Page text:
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Work of the Week – Modest Mussorgsky: Boris Godunov

Two productions of Modest Mussorgsky's opera Boris Godunov will open the year 2024: on 14 January 2024, the Bavarian State Opera will present the revival of its successful production at the Munich National Theatre. The production by Calixto Bieito will be under the musical direction of Dima Slobodeniouk. On 28 January 2024, the National Theatre Mannheim will stage a new production of the piece at the Theater im Pfalzbau in Ludwigshafen. The director here is Lorenzo Fioroni, with Roberto Rizzi Brignoli conducting. Both productions use the historical-critical performance material published by Verlagsgruppe Hermann.

Boris, the leading character, has murdered the heir to the throne, Dmitry, and now rules over the Russian empire. Despite his honest efforts to improve the situation of the starving people, he is not loved. He is also plagued by remorse, which his opponents exploit to put him under psychological pressure. In the end, death awaits him. In Boris Godunov, however, it is not the title character who plays the actual leading role, but the Russian people, who are portrayed in impressive mass scenes.

In 1869, Mussorgsky wrote the first version of Boris Godunov, later known as ‘Early Boris’, based on the work Dramatic Chronicle by Alexander Pushkin. When he submitted it to the Musical Theater Committee of the Imperial Theaters, however, he was met with complete rejection. The committee criticized above all the lack of a representative female role. Mussorgsky then reworked and substantially expanded the work for three years. However, the resulting ‘Original Boris’ also failed at its premiere in St. Petersburg in 1874 and was canceled by the censorship authorities in 1882 for reasons of state policy.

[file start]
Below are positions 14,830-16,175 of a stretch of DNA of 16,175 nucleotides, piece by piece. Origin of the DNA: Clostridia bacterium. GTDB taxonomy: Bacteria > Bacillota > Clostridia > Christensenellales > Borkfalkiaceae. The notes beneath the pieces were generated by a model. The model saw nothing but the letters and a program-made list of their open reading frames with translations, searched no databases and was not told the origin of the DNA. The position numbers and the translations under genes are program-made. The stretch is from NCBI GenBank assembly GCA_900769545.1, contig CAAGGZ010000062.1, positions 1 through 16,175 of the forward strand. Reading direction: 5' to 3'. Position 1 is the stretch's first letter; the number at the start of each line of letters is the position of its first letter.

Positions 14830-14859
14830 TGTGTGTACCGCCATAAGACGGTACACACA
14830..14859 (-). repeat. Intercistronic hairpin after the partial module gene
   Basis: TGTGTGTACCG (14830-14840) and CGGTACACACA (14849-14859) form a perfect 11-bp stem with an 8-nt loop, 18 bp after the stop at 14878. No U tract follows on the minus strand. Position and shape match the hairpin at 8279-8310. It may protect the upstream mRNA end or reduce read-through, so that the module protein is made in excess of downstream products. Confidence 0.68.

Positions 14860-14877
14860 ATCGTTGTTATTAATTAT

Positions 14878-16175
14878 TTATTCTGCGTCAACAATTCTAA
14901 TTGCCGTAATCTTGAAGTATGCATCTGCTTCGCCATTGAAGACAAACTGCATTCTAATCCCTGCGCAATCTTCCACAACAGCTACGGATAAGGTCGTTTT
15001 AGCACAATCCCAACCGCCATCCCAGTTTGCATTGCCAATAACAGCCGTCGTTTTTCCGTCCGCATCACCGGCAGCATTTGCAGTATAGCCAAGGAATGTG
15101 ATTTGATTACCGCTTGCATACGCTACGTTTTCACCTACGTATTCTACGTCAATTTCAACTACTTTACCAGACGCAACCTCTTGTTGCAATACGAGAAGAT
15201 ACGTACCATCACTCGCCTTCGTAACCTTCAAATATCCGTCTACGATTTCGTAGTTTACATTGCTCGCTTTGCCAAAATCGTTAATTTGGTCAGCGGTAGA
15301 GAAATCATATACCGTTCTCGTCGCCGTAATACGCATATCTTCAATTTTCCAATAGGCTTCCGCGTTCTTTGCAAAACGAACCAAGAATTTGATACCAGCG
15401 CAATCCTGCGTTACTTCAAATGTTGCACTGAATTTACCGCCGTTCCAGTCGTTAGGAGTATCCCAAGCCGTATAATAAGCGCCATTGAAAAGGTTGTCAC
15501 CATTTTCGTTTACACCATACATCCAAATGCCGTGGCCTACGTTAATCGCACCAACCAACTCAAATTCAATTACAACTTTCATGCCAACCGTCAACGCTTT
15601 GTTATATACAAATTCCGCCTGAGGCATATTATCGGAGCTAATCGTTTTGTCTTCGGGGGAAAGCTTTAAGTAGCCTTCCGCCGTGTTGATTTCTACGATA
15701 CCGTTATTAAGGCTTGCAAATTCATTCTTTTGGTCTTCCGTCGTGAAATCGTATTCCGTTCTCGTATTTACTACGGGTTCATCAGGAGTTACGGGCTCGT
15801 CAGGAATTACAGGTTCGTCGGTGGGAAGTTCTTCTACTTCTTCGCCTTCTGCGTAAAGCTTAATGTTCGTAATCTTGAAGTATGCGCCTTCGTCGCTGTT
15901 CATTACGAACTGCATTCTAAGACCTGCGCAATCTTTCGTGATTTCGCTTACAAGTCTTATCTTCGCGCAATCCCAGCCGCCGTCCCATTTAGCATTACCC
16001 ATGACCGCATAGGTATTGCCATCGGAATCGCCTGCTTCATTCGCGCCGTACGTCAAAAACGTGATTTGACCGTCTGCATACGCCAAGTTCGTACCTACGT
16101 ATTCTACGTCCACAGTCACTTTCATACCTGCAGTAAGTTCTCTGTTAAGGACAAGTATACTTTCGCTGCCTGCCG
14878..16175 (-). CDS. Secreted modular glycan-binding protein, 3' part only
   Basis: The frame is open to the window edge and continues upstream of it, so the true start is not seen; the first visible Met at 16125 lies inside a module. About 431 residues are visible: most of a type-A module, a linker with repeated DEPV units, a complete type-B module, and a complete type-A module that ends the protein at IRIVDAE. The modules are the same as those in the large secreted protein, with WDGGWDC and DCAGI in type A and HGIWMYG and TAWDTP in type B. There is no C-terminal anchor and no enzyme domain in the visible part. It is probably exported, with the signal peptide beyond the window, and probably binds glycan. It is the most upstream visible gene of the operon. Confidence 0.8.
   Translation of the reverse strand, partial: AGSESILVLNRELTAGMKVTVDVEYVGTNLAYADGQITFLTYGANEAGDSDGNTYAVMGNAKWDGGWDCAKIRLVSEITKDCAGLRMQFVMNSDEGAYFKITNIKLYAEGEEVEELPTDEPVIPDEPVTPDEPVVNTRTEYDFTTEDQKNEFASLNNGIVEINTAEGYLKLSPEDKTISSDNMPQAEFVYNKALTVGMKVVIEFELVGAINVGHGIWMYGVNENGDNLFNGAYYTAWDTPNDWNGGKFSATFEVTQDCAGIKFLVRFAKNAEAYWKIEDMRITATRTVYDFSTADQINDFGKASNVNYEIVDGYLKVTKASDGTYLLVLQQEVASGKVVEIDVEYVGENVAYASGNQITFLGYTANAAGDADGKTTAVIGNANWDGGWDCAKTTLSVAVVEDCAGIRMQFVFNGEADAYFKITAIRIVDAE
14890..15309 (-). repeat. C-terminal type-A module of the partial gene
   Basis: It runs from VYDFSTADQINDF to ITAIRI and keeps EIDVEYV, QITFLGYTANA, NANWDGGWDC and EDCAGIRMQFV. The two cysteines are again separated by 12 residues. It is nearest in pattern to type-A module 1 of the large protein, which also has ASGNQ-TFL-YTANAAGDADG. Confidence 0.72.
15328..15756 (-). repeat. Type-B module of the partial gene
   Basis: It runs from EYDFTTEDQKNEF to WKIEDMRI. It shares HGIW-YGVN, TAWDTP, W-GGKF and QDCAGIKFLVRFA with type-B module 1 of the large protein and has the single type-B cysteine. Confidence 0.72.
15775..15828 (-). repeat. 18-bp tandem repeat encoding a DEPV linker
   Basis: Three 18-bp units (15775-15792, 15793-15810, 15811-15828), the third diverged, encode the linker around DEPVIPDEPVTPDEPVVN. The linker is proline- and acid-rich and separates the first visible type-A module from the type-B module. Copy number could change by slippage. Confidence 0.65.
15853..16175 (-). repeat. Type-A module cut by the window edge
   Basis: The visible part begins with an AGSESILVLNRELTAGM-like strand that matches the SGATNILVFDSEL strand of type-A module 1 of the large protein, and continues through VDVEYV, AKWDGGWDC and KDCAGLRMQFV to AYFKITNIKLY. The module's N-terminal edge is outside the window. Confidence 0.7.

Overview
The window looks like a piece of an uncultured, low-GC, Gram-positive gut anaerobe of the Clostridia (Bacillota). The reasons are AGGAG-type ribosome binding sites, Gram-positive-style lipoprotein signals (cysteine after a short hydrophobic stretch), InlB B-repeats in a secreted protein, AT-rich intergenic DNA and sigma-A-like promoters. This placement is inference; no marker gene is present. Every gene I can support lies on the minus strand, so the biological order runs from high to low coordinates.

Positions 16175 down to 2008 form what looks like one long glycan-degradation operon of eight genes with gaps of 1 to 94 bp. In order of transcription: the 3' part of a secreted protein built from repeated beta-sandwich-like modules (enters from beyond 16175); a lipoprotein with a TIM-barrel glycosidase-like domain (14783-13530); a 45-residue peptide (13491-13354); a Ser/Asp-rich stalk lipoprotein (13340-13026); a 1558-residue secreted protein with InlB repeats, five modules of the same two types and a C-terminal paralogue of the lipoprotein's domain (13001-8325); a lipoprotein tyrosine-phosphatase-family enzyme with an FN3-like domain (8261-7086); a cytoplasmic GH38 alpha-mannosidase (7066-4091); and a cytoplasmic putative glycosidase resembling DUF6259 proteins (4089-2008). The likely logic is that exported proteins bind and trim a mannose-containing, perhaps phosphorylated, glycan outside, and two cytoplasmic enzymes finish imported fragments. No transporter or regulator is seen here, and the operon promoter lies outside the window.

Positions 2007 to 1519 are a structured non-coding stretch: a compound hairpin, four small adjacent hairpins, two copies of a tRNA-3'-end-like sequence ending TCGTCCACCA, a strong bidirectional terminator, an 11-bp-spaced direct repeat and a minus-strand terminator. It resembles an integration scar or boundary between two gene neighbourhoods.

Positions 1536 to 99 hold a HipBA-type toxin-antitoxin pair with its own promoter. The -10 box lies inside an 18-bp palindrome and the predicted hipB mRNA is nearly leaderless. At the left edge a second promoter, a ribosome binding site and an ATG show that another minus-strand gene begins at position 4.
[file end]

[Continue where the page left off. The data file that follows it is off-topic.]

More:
Boris Godunov by Modest Mussorgsky: Power and Crowds

Several versions by Mussorgsky himself as well as new orchestrations by Nikolai Rimsky-Korsakov and Dmitri Shostakovich have contributed to obscuring the original dramaturgical and musical form of Boris Godunov. Only Pavel Lamm's critical edition of the work from 1928, on which the Schott edition is based, made it possible to perform the opera about the historical figure Boris Godunov (1552-1605) in its original form, free of later additions, in accordance with the composer's intentions.

Finding the subtle traits of human nature and the human mass, drilling into these unexplored regions and conquering them - that is the mission of the true artist. To new shores! (Modest Mussorgsky)

The productions in Munich and Ludwigshafen can be seen in a total of eleven performances until 11 February 2024.



photo: Bavarian State Opera / Wilfried Hösl


Head of Promotion | Concert Opera Media Division

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